UN official says Yemen needs billions to avoid a currency collapse

UN is asking for more than $ 21 billion in aid, including $ 4 billion for Yemen

GENEVA (Debiefer)
2018-12-04 | Since 6 Month

Outbreaks of disease and famine due to the war in Yemen

اضغط هنا لقراءة الخبر بالعربية

The United Nations requested on Tuesday $ 21.9 billion to address 21 global humanitarian crises in 2019.

According Reuters $ 4 billion would be allocated to Yemen, noting that the appeal to donor countries did not include funding requirements in Syria.

It expected the total amount required by United Nations will encrease to 25 billion dollars.

Yemen is facing the world's worst humanitarian crisis, according to the UN, as more than 22 million people (more than two thirds of the population) are in need for a type of humanitarian aid and immediate protection, including 8.4 million people unsure how to get next meal, and some 2 million children suffering severe shortage of nutrition.

At a press conference on Tuesday, U.N. Under-Secretary-General for Humanitarian Affairs and Emergency Relief Coordinator Mark Lowcock, said Yemen's government will need billions of dollars in external support to finance its 2019 budget and avoid another currency collapse in addition to $4 billion in aid.

"There is going to be a need for billions of dollars of support so they can finance core functions of government.", Lowcock said.

"Unless they get some external finance for their budget these problems we saw with the rial plummeting will be back.", he said.

Lowcock said he discussed the balance of payments deficit and the need to pay Yemeni salaries and pensions with officials from Saudi Arabia, the United Arab Emirates and the United States in talks held in Riyadh on Saturday.

Yemen has been racked by armed conflict which broke out after the Iranian-backed Houthis had ousted the internationally recognized government in late 2014.

The Yemeni riyal has seen a frightening collapse in the last two months, falling to a record low against the dollar and foreign currencies amid continued high food prices, before improving last week following several measures taken by the internationally recognized government.

The financial situation has become more chaotic since President Hadi's government decided in September 2016 to relocate the central bank from Sanaa to Aden and appoint a new governor. The Houthis rejected the move, leading to two central rival banks operating in the country.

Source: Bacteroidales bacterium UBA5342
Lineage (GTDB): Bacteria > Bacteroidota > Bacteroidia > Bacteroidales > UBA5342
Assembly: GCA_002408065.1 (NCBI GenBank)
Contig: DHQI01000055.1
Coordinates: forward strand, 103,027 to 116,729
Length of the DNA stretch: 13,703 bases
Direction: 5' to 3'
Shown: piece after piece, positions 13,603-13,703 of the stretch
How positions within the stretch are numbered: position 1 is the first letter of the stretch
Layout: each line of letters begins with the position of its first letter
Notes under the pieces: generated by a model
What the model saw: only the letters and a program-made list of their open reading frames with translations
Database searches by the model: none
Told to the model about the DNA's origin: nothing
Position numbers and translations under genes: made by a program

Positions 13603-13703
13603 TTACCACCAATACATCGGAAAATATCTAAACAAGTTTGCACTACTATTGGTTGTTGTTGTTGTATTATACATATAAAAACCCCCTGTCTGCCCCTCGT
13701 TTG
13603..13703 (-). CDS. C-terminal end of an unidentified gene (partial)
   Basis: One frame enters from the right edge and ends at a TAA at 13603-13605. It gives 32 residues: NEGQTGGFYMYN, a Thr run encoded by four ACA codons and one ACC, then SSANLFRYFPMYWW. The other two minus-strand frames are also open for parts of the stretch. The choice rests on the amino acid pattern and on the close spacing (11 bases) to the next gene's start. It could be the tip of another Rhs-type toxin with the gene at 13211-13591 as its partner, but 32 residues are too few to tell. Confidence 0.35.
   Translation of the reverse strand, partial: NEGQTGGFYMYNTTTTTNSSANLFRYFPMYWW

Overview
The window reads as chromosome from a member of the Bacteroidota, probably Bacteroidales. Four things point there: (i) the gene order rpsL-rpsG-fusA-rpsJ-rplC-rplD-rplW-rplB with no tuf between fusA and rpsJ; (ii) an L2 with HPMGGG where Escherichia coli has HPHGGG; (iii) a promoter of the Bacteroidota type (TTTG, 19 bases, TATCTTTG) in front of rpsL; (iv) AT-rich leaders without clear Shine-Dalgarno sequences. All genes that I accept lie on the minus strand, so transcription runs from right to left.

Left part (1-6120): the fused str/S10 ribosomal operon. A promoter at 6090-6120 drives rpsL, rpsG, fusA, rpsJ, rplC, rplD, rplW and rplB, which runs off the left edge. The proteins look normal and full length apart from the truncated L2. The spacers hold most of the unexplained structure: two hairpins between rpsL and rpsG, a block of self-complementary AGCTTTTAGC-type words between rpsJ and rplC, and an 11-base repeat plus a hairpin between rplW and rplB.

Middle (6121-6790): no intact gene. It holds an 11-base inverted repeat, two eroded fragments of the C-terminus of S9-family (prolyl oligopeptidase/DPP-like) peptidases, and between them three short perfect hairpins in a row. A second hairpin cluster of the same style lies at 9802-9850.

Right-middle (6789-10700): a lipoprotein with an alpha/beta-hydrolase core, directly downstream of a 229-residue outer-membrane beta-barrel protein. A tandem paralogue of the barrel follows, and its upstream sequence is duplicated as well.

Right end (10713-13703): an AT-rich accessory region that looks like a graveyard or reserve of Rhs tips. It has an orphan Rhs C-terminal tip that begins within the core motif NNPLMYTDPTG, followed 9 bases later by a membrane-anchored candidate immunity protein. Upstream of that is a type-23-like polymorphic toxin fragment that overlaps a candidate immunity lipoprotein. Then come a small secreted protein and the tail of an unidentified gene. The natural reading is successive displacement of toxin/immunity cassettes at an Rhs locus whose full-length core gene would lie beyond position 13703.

The confusion pushes many Yemenis in need of more than two years of unpaid salaries has left over one million employees, most of whom live in areas under the control of the Houthis, including the capital, Sanaa.

Yemen has suffered an unprecedented financial crisis since the Houthis seized control of the capital Sana'a and stopped oil exports for more than three years. Its revenues accounted for 70 percent of the country's revenues, as well as the suspension of customs duties, taxes, all foreign aid, foreign investment and tourism revenues, causing a poor state on the verge of collapse.

The conflict escalated after a Saudi-led military coalition intervened militarily in the country in March 2015.

The conflict escalated after a Saudi-led military coalition intervened militarily in the country in March 2015, to reinstall President Hadi and his government, and has left nearly 11,000 people dead, hundreds of thousands injured, 3 million displaced and made other thousands to flee the country.

The conflict in Yemen has killed more than 11,000 civilians, wounded tens of thousands, displaced three million people inside the country and fled thousands outside.

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